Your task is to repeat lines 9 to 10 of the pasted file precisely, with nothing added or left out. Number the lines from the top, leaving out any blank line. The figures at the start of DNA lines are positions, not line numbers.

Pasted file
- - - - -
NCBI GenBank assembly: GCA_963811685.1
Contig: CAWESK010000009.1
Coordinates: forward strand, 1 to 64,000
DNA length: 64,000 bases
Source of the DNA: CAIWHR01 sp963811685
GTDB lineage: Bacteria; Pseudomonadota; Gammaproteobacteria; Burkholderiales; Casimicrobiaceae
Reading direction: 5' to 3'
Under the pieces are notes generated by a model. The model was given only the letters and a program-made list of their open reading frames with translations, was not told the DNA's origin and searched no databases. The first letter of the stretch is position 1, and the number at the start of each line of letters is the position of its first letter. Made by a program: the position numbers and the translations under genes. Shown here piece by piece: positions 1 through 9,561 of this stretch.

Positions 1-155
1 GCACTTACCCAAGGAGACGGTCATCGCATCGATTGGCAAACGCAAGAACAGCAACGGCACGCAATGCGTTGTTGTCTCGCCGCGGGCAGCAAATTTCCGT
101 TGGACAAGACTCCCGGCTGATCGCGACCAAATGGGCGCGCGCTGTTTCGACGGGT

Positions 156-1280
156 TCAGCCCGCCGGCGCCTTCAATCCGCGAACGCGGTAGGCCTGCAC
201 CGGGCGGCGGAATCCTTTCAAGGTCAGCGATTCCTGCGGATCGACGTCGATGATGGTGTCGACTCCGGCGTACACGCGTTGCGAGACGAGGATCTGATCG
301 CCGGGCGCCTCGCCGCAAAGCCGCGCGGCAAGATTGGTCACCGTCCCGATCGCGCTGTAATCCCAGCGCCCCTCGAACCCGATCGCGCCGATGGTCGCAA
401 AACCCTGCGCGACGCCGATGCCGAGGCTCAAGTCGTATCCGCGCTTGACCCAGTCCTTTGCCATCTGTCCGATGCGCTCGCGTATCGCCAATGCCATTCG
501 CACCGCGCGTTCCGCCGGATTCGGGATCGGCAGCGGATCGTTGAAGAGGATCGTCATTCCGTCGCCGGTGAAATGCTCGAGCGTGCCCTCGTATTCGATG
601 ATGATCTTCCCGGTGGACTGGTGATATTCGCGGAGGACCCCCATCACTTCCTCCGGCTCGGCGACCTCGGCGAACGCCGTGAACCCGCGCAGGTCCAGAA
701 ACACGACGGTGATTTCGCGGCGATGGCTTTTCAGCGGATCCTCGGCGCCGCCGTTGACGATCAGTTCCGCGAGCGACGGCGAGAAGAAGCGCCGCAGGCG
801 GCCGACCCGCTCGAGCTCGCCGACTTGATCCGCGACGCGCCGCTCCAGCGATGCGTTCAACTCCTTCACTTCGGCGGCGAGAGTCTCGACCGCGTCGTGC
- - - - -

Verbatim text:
Positions 1-155
1 GCACTTACCCAAGGAGACGGTCATCGCATCGATTGGCAAACGCAAGAACAGCAACGGCACGCAATGCGTTGTTGTCTCGCCGCGGGCAGCAAATTTCCGT